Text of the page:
, Volume 86, Issue 2, pp 265–272 | Cite as

Marionette or "Puppenspieler"?: Arthur Schnitzler's Pierrot

  • G. J. Weinberger


In Die Verwandlungen des Pierrot, Arthur Schnitzler elaborates some of his favorite motifs, including that of the "Puppenspieler," in pantomime. Pierrot an actor and thus adept at controlling others' perception of reality, controls – toys with – Katharina by appearing before her in various disguises – the transformations indicated in the title – at a number of venues in the Wurstelprater. In the end, like many a "Puppenspieler" before him (e.g. Merklin in Der Puppenspieler or Paracelsus), Pierrot loses control of the situation, which leads to a restoration of the status quo ante: Pierrot is reunited with Anna, his fiancée, and with the rest of his acting troupe, and Katharina, freed from her brief pre-nuptial adventure, is reunited with her family and with her fiancé, Eduard.


Comparative Literature Historical Linguistic Favorite Motif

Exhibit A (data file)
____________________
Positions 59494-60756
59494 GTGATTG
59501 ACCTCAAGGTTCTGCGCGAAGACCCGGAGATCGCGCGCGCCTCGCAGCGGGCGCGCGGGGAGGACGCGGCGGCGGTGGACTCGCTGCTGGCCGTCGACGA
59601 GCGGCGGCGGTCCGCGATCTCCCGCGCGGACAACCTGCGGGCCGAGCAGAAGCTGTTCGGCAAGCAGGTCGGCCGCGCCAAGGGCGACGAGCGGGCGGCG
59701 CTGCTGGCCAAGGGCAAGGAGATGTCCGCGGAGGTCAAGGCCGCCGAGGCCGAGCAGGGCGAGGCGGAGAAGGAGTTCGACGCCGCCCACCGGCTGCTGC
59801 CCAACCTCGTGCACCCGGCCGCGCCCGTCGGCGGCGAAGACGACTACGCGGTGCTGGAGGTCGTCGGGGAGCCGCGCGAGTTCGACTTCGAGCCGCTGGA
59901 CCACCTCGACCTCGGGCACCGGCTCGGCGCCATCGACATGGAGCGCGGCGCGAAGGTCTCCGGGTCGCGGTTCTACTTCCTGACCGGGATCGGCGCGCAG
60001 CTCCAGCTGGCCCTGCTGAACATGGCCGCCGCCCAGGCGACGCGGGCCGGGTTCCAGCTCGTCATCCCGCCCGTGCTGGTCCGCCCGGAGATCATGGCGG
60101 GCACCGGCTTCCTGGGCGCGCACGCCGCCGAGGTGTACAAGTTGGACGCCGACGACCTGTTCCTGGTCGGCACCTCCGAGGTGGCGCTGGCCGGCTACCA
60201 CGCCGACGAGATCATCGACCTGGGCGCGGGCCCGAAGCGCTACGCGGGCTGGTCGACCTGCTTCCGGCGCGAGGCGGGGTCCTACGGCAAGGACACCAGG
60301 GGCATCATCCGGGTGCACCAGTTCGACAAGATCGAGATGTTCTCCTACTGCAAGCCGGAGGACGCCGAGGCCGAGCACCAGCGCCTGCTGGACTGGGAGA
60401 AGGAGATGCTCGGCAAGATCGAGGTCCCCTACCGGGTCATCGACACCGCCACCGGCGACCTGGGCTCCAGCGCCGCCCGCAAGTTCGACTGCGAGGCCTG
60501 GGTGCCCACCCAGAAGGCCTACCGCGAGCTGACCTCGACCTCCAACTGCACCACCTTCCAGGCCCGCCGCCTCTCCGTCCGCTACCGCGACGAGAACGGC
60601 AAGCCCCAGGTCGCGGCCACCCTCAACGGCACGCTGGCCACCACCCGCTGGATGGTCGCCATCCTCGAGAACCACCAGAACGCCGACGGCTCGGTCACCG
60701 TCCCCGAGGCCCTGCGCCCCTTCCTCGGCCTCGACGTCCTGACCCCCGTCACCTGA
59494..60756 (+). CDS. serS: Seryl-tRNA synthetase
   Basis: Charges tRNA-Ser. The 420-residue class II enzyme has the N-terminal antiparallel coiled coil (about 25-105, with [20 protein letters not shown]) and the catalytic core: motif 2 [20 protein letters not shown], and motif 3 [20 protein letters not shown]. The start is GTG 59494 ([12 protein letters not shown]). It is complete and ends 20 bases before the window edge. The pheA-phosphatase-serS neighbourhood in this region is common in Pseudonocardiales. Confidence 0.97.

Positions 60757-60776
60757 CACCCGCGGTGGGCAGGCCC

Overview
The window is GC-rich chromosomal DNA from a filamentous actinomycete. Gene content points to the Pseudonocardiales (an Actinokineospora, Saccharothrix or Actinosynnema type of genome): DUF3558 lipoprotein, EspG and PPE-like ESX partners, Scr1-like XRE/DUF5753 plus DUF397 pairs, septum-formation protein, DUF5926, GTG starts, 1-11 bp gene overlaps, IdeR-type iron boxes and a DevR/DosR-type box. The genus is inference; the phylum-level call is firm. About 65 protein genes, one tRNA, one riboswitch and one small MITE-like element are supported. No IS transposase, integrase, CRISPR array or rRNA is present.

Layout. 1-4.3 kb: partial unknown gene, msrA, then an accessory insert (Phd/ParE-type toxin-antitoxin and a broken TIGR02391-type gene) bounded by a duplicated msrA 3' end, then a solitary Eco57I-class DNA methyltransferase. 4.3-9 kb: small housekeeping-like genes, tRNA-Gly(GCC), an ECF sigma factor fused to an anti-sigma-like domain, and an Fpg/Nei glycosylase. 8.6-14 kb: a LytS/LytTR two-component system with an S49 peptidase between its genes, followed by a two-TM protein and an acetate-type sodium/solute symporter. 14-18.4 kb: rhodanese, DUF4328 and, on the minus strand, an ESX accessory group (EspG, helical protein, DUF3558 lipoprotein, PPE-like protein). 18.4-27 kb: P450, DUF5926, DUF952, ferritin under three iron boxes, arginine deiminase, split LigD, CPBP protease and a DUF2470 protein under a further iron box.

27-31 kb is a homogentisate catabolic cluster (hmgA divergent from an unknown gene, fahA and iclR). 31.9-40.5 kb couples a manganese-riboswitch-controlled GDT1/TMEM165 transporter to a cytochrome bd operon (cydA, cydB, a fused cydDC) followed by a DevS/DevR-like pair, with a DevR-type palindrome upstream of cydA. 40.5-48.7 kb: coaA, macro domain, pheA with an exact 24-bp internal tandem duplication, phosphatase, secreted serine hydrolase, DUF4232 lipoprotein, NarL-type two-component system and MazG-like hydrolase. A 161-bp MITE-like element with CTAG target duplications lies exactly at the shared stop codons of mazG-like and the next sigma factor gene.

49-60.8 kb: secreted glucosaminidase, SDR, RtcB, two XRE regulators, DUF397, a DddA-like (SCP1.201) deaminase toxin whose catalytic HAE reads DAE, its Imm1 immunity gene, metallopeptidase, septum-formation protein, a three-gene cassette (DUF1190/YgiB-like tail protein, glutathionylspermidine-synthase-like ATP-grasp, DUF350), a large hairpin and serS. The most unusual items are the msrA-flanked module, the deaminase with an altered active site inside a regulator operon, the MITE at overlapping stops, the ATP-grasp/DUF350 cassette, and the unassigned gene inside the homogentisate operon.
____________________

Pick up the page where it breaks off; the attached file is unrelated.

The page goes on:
These keywords were added by machine and not by the authors. This process is experimental and the keywords may be updated as the learning algorithm improves.


Unable to display preview. Download preview PDF.

Unable to display preview. Download preview PDF.

Works Cited

  1. Salten, Felix. Wurstelprater. Vienna: Goldmann, 1981.Google Scholar
  2. Schnitzler, Arthur. Die dramatischen Werke. 2 vols. Frankfurt a.M.: S. Fischer, 1962.Google Scholar
  3. Schnitzler, Arthur. Die erzählenden Schriften. 2 vols. Frankfurt a.M.: S. Fischer, 1961.Google Scholar
  4. Swales, Martin. Arthur Schnitzler.A Critical Study. Oxford: OUP, 1971.Google Scholar

Copyright information

© Kluwer Academic Publishers 2002

Authors and Affiliations

  • G. J. Weinberger
    • 1
  1. 1.Department of EnglishCentral Connecticut State UniversityNew BritainUSA

Personalised recommendations